Edna Longley’s second collection of essays for Bloodaxe investigates the links between Irish literature (especially contemporary poetry), Irish culture and Irish politics. The Living Stream takes its title from Yeats’s poem ‘Easter 1916’: ‘Hearts with one purpose alone / Through summer and winter seem / Enchanted to a stone / To trouble the living stream…’
By questioning the ﬁxed purposes of both nationalism and unionism, literature has helped to make living streams ﬂow in Ireland. Edna Longley shows in particular where recent Northern Irish writing, together with the critical debates it has occasioned, ﬁts into this process of change.
In her introduction, which includes a hard-hitting critique of The Field Day Anthology, Edna Longley argues that it’s time for Irish literary criticism to adopt the “revisionist” approach that characterises the writing of Irish history, which would mean paying more attention to religious factors, to literary relations with Britain, and to the cultural diversity that underlies creative diversity. These ideas inform her consideration of such topics as: the historical imaginations of Northern Irish poets; Belfast in literature; Protestant writers after Irish Independence; the Thirties generation of Northern Irish writers; the inﬂuence of Louis MacNeice; aesthetic differences between poetry from the North and from the Republic. The book also contains a reﬂection on the 75th anniversary of the Easter Rising, and Edna Longley’s controversial pamphlet From Cathleen to Anorexia: The Breakdown of Irelands.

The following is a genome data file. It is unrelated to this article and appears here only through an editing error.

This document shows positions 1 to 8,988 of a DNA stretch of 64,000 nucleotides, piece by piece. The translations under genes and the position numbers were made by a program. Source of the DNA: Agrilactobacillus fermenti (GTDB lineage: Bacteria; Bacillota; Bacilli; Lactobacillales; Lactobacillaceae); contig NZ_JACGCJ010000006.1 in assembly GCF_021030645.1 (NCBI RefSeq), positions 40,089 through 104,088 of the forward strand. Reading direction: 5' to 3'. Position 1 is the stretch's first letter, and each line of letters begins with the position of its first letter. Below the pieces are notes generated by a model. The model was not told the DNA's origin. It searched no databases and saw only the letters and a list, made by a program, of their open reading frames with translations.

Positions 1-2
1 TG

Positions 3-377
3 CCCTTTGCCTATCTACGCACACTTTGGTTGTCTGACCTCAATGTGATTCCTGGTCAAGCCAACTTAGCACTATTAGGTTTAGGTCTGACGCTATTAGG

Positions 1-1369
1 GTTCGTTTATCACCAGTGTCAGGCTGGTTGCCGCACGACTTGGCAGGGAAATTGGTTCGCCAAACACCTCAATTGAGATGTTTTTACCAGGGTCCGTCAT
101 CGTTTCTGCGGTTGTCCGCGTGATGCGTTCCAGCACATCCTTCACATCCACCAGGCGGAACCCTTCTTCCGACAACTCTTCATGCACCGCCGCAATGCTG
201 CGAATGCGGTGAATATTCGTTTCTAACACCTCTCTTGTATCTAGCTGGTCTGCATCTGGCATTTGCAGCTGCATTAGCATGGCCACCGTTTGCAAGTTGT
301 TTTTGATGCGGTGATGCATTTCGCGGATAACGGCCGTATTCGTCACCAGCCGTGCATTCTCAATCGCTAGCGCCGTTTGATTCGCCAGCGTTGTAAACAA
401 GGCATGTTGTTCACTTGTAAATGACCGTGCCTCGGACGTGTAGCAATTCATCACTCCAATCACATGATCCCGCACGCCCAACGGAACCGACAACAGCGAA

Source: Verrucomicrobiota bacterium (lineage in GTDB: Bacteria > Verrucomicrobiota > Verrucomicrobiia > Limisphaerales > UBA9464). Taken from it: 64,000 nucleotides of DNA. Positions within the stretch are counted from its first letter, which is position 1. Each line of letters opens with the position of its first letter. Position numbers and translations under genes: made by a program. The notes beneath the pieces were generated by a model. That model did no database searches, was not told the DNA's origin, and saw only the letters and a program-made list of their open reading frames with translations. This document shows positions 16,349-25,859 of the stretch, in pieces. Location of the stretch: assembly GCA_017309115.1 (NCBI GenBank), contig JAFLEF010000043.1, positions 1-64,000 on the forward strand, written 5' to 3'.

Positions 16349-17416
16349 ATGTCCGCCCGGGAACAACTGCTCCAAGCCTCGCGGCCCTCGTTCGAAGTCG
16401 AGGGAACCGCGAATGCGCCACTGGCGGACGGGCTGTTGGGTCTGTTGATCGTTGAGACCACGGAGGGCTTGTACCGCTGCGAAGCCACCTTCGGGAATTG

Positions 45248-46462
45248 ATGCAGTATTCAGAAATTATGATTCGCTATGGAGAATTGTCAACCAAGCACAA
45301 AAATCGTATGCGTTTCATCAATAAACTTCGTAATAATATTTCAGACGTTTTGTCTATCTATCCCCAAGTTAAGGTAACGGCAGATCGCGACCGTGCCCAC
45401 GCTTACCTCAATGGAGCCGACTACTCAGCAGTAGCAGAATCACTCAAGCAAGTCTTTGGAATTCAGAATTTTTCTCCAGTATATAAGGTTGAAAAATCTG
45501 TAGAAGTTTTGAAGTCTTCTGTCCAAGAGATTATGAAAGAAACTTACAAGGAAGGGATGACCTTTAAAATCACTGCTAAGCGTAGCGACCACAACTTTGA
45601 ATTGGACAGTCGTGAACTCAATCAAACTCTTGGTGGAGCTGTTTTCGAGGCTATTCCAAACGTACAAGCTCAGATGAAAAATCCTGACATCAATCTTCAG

‘Unlike many books on modern poetry, this one has a powerful, disruptive case to make and a genuine raison d’être… a ﬁercely unrelenting and implacable critical intelligence at work.’ – Neil Corcoran, TLS
‘Combative, rigorously argued, passionate essays aimed at saving poetry from the politicians.’ – John Banville, Sunday Independent
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